Sinclair Constantine Allen: A moment worth waiting for
Sinclair Constantine Allen ‘19, of Haymarket, Virginia, stood on the stage as Colonel Paul Mele officiated his commissioning ceremony. Sinclair soaked in that special moment and reflected on what it took to arrive at that landmark occasion.
A once-in-a-lifetime occasion, something he had worked his entire collegiate career toward achieving.
Sinclair’s journey to Radford University began when he was searching for top schools for the program in which he wished to major – recreation, parks and tourism. While visiting Radford, Sinclair met with some of the ROTC representatives, who got him hooked on the idea of being a cadet.
“No one in my family is military at all,” Sinclair said. “The only real reason I initially joined ROTC was for that structural reinforcement. As I was transitioning from high school, I wanted a rigid structure and wanted to be a part of a collective group of people who are generally like-minded and highly-motivated.”
That structure paid off for Sinclair. The discipline required to be a cadet helped him adjust to college life and enabled him to excel academically.
“ROTC gave me a regimented mindset towards how I approached school and how I was living day to day,” Sinclair said. “I always knew at the end of the day that I'm going to have to set my alarms, I'm going to wake up and I have to go to PT. I became very regimented in my actions. A lot of what I did was very deliberate toward making sure I was staying within the standards ROTC asked the cadets to meet.”
Being a cadet means facing obstacles, and Sinclair was no stranger to overcoming adversity. Joining ROTC is a major time commitment, which presents numerous challenges related to balancing competing priorities.
“For a lot of people, when they join ROTC, it can overrun your life and become the only thing that you do,” Sinclair said. “So, trying to make sure I could balance myself so I was more than just in ROTC was a big challenge for me.”
The biggest challenge for Sinclair was making sure that he graduated within the timeline that the U.S. Army wanted. Sinclair had a slight delay regarding graduation, having to complete an internship requirement for his major. That delay meant he did not graduate in the spring and was not commissioned with his peers.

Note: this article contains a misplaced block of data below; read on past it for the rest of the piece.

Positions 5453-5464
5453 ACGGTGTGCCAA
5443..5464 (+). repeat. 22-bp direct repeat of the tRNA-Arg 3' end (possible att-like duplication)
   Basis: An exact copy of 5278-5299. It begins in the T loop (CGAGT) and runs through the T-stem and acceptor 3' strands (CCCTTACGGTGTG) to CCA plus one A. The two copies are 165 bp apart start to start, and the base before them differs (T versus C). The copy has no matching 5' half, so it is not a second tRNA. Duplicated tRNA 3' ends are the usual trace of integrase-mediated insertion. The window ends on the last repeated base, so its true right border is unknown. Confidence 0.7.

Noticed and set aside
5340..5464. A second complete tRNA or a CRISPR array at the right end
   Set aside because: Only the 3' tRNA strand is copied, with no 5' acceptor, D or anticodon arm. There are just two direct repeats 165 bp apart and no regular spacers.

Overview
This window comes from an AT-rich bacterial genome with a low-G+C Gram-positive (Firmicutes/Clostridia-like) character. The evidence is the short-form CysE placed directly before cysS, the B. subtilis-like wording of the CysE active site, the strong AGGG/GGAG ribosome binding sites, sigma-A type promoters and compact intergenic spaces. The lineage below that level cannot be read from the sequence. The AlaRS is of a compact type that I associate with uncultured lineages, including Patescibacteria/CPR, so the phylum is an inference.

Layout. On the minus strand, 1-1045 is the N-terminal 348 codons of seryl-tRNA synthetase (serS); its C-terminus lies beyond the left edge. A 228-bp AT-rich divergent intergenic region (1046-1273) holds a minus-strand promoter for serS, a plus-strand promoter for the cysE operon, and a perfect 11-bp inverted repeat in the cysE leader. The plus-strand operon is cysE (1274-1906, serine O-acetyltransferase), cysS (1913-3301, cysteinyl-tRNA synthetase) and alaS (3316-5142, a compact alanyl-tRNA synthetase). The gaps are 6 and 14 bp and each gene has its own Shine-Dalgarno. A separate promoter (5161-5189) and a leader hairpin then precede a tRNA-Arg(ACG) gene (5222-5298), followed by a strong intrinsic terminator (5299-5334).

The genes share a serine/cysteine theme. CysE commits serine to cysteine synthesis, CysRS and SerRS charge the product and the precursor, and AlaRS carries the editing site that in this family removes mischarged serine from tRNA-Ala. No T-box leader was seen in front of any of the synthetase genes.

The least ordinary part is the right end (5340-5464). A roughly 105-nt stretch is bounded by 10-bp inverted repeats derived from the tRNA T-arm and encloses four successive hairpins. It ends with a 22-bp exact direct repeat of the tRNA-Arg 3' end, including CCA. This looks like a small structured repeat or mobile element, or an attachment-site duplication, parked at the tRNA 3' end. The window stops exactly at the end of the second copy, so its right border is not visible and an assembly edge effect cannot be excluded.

“I was in a weird limbo area of making sure I got my paperwork done, and my internship credit was applied. Then, I got my degree on paper, and the military could move forward,” Sinclair said.
After clearing those unexpected hurdles, Sinclair earned his degree and his commissioning ceremony.
Back to that moment. Standing on the stage, Sinclair was ready to be pinned as a 2nd Lt. and as an engineer in the U.S. Army Reserves.
The endless support of his family and parents made that moment possible – a moment Sinclair was able to share with them as they pinned the bars on his uniform.
Sinclair soaked in that moment. It lingered just a little longer, as Sgt. 1st Class Brad Unterseher delivered the first salute after Sinclair was officially a 2nd Lt.
“It was an official recognition of all the things that I have done up to this point,” Sinclair said. “Having my family there was really nice. When I initially decided to do ROTC, they said this is a venture that I could pursue, and they would support me. But, it wasn’t something they understood. They're here to support me in everything I do.”
With the support of his family, friends, professors and mentors, Sinclair achieved something he had worked so hard toward – being a commissioned member of the United States Army.
After completing a basic officer leadership course, Sinclair will be stationed at Fort Belvoir in Northern Virginia.
Sinclair demonstrates the endless dedication Highlanders have to their communities, both near and far, and their academic studies. With the challenges and obstacles ahead on 2nd Lt. Allen’s journey, he will be ready, because of his experiences at Radford University.
“Responsive. Resilient. Real.” is an online story series published by Radford University that began in spring 2019. The ongoing series celebrates the Highlander spirit of students, faculty, staff and alumni by sharing their unique stories and their strong sense of Highlander pride. Through being responsive, resilient and real, Highlanders are making a positive impact and leaving a lasting legacy on our campus and in communities around the world.